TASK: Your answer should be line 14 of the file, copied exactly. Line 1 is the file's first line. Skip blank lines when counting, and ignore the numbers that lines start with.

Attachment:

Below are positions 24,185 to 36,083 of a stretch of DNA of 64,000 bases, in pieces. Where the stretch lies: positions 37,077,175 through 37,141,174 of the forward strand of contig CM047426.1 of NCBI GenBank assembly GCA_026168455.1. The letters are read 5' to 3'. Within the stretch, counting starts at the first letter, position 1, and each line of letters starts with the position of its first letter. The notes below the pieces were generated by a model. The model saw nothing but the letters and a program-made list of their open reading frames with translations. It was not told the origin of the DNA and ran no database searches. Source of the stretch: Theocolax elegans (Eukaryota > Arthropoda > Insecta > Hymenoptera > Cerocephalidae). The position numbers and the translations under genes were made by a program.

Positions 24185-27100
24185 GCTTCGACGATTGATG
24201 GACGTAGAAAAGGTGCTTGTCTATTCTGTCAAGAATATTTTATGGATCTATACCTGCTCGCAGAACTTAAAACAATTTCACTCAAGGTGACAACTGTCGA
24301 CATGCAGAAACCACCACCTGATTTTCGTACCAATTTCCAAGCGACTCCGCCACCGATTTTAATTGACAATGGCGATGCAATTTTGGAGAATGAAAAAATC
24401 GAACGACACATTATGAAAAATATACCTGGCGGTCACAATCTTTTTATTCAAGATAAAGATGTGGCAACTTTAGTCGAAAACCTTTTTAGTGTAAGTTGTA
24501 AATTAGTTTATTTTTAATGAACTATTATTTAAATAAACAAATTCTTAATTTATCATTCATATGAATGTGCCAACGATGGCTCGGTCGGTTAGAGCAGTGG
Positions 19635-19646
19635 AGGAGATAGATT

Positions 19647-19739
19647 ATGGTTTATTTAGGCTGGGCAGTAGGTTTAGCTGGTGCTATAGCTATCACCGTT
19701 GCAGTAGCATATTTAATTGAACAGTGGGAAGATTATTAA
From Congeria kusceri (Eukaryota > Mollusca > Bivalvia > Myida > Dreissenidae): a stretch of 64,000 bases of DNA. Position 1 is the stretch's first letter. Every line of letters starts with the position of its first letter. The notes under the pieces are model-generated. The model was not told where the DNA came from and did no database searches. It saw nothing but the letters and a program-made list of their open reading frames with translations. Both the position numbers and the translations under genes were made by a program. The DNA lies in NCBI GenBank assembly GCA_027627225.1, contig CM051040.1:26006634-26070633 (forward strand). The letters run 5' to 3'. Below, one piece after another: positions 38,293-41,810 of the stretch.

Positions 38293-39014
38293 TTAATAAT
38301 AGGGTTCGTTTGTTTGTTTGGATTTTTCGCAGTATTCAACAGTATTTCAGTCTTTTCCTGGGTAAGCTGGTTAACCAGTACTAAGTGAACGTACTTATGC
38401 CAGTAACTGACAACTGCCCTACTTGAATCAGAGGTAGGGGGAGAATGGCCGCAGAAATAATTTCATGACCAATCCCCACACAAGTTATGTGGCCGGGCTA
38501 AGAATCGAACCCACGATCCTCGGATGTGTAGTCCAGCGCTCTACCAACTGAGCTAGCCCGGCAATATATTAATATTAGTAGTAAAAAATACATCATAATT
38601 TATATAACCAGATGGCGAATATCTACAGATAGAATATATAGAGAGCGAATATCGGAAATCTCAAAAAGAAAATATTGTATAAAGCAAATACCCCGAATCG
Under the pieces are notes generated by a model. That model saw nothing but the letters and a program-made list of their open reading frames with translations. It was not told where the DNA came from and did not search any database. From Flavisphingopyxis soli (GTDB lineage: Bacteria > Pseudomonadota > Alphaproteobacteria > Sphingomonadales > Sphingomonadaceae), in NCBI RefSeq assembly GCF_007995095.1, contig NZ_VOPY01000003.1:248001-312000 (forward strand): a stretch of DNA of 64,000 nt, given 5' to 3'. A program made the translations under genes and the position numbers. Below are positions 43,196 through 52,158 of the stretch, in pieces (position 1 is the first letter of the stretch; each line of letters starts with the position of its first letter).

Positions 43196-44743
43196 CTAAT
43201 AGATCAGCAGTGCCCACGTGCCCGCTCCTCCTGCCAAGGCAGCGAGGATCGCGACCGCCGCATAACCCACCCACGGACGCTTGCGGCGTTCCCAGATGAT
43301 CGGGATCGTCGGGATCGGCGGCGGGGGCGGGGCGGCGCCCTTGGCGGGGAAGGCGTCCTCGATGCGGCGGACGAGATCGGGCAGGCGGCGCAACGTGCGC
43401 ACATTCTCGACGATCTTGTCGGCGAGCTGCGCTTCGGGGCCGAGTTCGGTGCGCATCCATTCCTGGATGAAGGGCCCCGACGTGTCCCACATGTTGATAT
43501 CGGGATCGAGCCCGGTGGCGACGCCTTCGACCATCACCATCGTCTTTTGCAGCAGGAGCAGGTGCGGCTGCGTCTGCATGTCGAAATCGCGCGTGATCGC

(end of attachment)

Positions 38293-39014